“It is our tax money and we don't want abortion to be an option [in state-funded family planning programs],” she said. “Instead, we wanted the money to go to state-run clinics where there will be more accountability.”

Although their approach did not succeed in the legislature, Missouri Right to Life leaders are awaiting the decision from the 8th Circuit. Regardless of the ruling, however, Klein said the group is already looking at legislation for next year to remove Planned Parenthood from the state's pay roll.

“We're always hoping that the legislative process will come down on the right side,” she said. “We are already working on next year's legislation.”

Klein agreed with Cherrick's assertion that state funding of Planned Parenthood indirectly pays for abortion, regardless of Planned Parenthood's claims to the contrary.

“The money still goes in to Planned Parenthood's budget,” she said. “In a round-about way, they are still using the money for abortion.”

Targeting state funding of abortion agencies such as Planned Parenthood isn't just an issue in Missouri. The Colorado House of Representatives also considered a measure this year to deny family planning funds to organizations that perform abortions. In Colorado, Planned Parenthood of the Rocky Mountains receives about $300,000 in taxpayer funding through a state contract. The measure failed on a 43-18 vote.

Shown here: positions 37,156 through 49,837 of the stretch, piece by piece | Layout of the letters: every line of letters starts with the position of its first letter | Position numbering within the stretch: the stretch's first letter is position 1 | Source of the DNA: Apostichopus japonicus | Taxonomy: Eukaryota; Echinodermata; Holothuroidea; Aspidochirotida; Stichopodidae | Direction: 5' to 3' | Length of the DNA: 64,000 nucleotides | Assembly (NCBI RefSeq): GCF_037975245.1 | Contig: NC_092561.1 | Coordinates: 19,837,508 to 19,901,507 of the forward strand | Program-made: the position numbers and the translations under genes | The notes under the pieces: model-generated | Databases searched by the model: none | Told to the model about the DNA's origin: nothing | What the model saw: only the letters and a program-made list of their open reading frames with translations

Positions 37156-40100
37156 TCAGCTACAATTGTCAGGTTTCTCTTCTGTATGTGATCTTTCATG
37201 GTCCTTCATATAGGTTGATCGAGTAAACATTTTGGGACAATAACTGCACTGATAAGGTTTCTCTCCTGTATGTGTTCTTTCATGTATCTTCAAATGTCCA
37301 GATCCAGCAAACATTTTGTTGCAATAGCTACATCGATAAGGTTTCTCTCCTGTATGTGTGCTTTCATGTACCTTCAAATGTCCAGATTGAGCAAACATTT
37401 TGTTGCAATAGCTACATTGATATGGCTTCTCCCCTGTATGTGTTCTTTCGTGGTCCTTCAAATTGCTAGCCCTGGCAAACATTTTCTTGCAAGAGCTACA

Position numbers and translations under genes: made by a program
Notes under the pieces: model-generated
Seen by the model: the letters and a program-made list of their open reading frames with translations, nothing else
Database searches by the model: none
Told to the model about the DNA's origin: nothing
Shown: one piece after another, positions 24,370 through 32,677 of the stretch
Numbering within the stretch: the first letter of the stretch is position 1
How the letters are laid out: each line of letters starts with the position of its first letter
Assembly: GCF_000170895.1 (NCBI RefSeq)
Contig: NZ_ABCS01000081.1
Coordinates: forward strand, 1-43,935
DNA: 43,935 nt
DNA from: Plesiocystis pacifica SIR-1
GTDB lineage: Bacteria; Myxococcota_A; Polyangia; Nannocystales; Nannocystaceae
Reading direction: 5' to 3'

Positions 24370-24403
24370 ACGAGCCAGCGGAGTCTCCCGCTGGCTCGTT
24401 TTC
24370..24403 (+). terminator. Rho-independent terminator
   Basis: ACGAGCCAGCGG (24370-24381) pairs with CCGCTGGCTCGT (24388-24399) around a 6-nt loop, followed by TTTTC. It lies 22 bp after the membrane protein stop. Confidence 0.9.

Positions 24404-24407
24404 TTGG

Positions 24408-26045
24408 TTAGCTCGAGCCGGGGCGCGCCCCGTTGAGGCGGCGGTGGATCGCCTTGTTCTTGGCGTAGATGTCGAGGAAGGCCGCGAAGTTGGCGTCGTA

Planned Parenthood of Wisconsin — the nation's largest Planned Parenthood affiliate — receives more than $2 million in state funds. Pro-Life Wisconsin State Director Mary Matuska said her organization supported an amendment offered to the state budget last year that would have prohibited organizations such as Planned Parenthood from receiving state funds. Instead, those funds would be funneled to government-run health centers. Although she said she would have liked to see the state “get out of the birth control business entirely,” she was still amazed at the lack of courage of some so-called “pro-life” legislators.

“It's one thing for them to stand against partial-birth abortions. That's easy,” said Matuska. “But it's another thing entirely for them to support cutting funds to the clinics where the abortions are actually performed.”

The amendment to stop state funding of Planned Parenthood supported by Pro-Life Wisconsin failed, but Matuska said the organization is watching the Missouri case closely and planning its legislative strategy for next session. She says one of the group's top priorities will be legislation targeting state funding of Planned Parenthood.

“We'll be back, but it certainly is difficult to convince legislators to support something that might be unconstitutional. We'll be awaiting the result of the Missouri appeal,” she said. “But getting the word out about the abortion agenda of Planned Parenthood is worth any legislative setback. Too many people think Planned Parenthood is squeaky clean.”

Missouri Right to Life's Klein agrees that legislative battles to prohibit tax funding of Planned Parenthood can play a crucial part of the pro-life educational process.

“We need to let the general public know how our tax dollars are being used,” she said.

Greg Chesmore writes from Bloomington, Indiana